Mitochondrial toxicity can result from altered activity of human mitochondrial DNA polymerase 3 (DNA pol 3), the enzyme responsible for replication of the mitochondrial genome. Mitochondrial DNA deletion or depletion resulting from deficient DNA pol 3 activity has been observed in many mitochondrial diseases which affect about 60,000 Americans (1), and in HIV which currently affects an estimated one million Americans. Several known point mutations in DNA pol 3 have been linked to mitochondrial diseases such as Alpers Syndrome, which is characterized by violent seizures and liver disease and causes death in early childhod, and progressive external ophthalmoplegia, an adult onset disorder which causes ptosis and ataxia and is usualy non-fatal. Effort has been made to determine the molecular mechanism of the alteration of DNA pol 3 activity by mutation, which can stem from the modification of any of the steps in the catalytic cycle including the nucleotide incorporation efficiency, the affinity for incoming nucleotides and the DNA template, and the overall fidelity. However, kinetic characterization has not been undertaken for most mutations. For patients infected with HIV, nucleoside reverse transcriptase inhibitors (NRTIs) are a critical component of treatment, but unfortunately DNA pol 3 also can use these nucleoside analogs as substrates, resulting in chain termination during mitochondrial DNA replication. Symptoms similar to those seen in progressive external ophthalmoplegia can result, as well as lactic acidosis and lipodystrophy, and toxicity can be severe enough to require the halt of this type of treatment. Problems of toxicity and resistance highlight the demand for new NRTIs, and it is critical to test these novel drugs for DNA pol 3 activity to assess safety. This proposal seeks to characterize the kinetic mechanism of toxicity for four DNA pol 3 mutants, A957P, A957S, R1096H, and R1096C, which are associated with disease ranging in severity from mild progressive external ophthalmoplegia to Alpers Syndrome. First, biophysical methods will be used to characterize changes in the overall structure of the mutant enzymes, and steady-state and pre-steady-state kinetics will be utilized to determine the molecular mechanism of toxicity. Second, elucidation of the pre-steady-state kinetics of DNA pol 3 will be used measure the efficiency of incorporation and the rate of excision of the novel anti-HIV drug, FLT, which is known to exhibit some toxicity. Determining the kinetic mechanism of how mutation and NRTI treatment alters DNA pol 3 is a critical step in understanding the cause and progression of mitochondrial diseases, most of which currently have no cure, and for assessing the safety of NRTI drugs under development.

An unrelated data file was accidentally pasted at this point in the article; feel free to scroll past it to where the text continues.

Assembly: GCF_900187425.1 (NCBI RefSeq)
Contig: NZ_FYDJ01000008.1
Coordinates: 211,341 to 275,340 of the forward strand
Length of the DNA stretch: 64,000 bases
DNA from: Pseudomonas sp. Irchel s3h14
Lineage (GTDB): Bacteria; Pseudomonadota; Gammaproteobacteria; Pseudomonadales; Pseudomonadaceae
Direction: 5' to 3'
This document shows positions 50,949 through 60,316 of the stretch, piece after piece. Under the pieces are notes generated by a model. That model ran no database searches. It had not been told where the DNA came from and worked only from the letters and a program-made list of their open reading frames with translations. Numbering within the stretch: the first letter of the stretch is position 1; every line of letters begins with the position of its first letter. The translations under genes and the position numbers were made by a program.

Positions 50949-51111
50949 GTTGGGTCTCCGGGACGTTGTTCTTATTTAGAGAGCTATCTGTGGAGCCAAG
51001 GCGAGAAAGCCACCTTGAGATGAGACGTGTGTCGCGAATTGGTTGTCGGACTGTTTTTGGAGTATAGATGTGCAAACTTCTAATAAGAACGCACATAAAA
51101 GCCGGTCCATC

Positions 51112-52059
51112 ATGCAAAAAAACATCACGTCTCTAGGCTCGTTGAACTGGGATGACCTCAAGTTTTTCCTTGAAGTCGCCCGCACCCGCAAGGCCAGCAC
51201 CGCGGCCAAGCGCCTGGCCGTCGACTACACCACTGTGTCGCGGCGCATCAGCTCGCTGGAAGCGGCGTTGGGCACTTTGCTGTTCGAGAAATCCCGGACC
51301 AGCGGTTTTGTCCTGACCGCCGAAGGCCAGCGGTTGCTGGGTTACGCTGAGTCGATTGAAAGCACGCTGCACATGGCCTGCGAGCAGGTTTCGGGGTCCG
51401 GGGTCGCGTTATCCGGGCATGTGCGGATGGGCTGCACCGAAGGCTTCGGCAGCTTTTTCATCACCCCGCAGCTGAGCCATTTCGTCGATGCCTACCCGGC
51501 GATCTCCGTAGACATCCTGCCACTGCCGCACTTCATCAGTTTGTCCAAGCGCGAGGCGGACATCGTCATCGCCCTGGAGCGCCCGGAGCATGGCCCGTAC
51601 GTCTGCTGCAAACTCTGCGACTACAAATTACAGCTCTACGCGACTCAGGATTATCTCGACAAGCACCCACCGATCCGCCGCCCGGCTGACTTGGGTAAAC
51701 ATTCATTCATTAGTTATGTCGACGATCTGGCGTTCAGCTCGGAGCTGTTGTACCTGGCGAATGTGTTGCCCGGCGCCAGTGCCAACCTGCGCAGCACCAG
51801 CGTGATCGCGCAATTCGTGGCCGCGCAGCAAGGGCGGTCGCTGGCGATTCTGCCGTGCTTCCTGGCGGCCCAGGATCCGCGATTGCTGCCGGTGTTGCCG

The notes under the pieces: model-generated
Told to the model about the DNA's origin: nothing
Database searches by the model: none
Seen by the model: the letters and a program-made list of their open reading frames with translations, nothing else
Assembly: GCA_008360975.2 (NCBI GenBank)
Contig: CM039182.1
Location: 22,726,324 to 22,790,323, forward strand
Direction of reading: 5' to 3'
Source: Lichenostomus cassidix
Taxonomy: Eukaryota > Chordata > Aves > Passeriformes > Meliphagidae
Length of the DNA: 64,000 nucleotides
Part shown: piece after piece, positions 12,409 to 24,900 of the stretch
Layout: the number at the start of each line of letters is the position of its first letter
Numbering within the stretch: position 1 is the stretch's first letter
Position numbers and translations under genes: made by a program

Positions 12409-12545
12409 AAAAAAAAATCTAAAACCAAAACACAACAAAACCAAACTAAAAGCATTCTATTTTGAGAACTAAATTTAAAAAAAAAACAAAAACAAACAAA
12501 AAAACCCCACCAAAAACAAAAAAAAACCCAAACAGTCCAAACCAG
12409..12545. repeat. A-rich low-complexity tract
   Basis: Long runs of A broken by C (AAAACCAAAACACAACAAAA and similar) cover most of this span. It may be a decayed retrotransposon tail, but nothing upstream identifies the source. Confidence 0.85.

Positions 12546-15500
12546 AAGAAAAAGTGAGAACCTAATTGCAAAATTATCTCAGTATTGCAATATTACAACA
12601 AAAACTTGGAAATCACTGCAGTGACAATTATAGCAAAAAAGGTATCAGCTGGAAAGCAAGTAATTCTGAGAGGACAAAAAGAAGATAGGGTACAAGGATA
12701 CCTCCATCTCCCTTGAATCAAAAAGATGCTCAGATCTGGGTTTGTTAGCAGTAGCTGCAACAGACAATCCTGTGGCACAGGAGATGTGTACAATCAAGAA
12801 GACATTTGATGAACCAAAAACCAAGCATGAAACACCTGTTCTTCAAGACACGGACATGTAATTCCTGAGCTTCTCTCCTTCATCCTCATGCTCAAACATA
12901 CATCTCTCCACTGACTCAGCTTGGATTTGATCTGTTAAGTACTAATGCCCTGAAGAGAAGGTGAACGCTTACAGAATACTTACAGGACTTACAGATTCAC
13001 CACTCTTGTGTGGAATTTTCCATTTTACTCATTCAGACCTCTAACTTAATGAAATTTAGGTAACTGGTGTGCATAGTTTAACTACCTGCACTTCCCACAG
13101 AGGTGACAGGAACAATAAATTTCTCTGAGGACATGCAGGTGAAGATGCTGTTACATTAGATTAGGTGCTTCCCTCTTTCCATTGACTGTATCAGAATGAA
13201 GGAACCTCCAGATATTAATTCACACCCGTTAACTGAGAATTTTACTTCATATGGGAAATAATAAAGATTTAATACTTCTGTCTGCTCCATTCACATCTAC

Diseases related to mitochondrial DNA depletion and deletion can stem from natural mutation of human mitochondrial DNA polymerase 3 or from inhibition of this enzyme by nucleoside analog drugs which are vital for treatment of HIV infection. This proposal aims to use enzyme kinetics to determine how DNA polymerase 3 mutations associated with Alpers Syndrome and progressive external ophthalmoplegia affect the catalytic activity, and to characterize DNA polymerase 3 inhibition upon treatment with a novel nucleoside analog drug. Determining these molecular mechanisms of toxicity is critical for understanding the cause and progression of these currently incurable mitochondrial disorders, and for assessing the safety of anti-HIV drugs currently under development.
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